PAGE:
Already since early childhood I have been obsessed with geography, travelling and discovering other cultures. In a way it was one of the first signs of my Asperger Syndrome. The obsession with geography caused me to spend hours and hours per week locked up in my room to read through maps and travel guides. I could stare for hours to very tiny little dots such as Puerto Williams, Pitcairn Islands, Kirkenes, … wondering how they would be like in real. The passion for geography never faded and it is still a passion now, more than 20 years after that childhood.
The extremes always have a certain attraction. The most isolated place in the world, the remotest inhabited island, the northernmost village on earth, the coldest place on earth, … Places few people know of and places few people have ever been. The first of my travel articles is dedicated to the remotest island in the world: Bouvetøya, or in English: Bouvet Island.
My fascination with Bouvet Island is not only because it is the remotest island on earth, but also because of the mystery surrounding it. A thick mist of mistery has always surrounded this tiny island. I remember my favourite book, the Dutch language book Eilanden (translated as Islands) by Dutch writer Boudewijn Büch. In this book he, in very pleasant reading style, described a 30 some islands of whom most people don’t even know where to locate them on the map. The book included islands such as Pitcairn, Socotra, and indeed Bouvet. Bouvet only recently revealed itself somewhat to the outside world. For long time, the island was so hard to access due to the extremely rough seas surrounding it and due to the extremely rough climate, that ships could not come near the island. Thus, early maps showing the tiny island sometimes contradicted itself as for its exact location. Büch described the island as "people knew it existed, but that was all they knew". The exact location was for a long time a mystery.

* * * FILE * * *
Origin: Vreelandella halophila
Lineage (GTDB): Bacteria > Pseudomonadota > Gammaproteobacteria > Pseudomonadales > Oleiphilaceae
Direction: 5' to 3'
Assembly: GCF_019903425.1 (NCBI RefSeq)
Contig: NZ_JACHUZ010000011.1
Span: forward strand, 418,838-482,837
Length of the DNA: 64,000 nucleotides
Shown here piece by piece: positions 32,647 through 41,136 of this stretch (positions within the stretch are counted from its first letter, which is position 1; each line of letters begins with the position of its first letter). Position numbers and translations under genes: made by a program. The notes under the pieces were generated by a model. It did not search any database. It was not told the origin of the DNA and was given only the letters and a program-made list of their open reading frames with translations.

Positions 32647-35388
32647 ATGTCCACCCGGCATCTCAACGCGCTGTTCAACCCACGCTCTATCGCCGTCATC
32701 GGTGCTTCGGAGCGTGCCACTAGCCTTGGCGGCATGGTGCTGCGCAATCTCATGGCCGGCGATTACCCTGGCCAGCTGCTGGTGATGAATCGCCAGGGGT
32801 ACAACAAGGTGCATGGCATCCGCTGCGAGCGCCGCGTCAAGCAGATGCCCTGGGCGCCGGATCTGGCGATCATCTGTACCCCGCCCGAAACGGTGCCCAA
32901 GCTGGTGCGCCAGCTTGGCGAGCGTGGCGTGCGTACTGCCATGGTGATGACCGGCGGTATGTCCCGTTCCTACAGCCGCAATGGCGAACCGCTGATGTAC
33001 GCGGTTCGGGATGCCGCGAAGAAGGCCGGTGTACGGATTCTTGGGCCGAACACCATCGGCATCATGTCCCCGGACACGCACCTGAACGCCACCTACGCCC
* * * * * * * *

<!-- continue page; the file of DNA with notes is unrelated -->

Bouvetøya is Norwegian territory even if it is nowhere close to Norway. It is at 60°S latitude and thus not subject to the Antarctic Treaty, hence Norway has complete control over the island located in the southern Atlantic Ocean, close to Antarctica. The island is 2,525 km away from South Africa. The exact latitude is 54°26’S 3°24’E. Excluding a few very tiny rocks and islet surrounding Bouvetøya, the nearest landmass is the Queen Maud Land of Antarctica, over 1,750 kilometres away but also uninhabited, like Bouvet itself. Cape Town is about 2500 km northeast, and is the nearest populated place of any importance. The nearest inhabited place overall is Tristan Da Cunha island at 2,260 km distance, however note that Tristan Da Cunha itself is the remotest populated place on earth, the UK territory has only a 250 some citizens.
The island is 49 square kilometers in size. Bouvetøya is volcanic; the center of the island is the Wilhelm II Plateau which is an ice-filled crater of an inactive volcano. Olavtoppen is the highest point of the island with 780 m above sea level. One of the reasons why the island is so hard to approach and thus for long time was hard to locate, is that the island is in the middle of very rough seas and extremely harsh climate, and the island is quite steep. In fact it is like a steep icy rock, almost impossible to come close with a ship and to make a harbour. Coming close to the island per boat and trying to set foot on land that way, is in 99 percent of cases like signing your own death certificate. The only somewhat safe way to set foot on the island is by helicopters taking off from a ship that remains at a safe distance from the island. Not that this is totally easy because remind the sub-antarctic seas can get quite rough. Pack ice surrounding the island is also very common.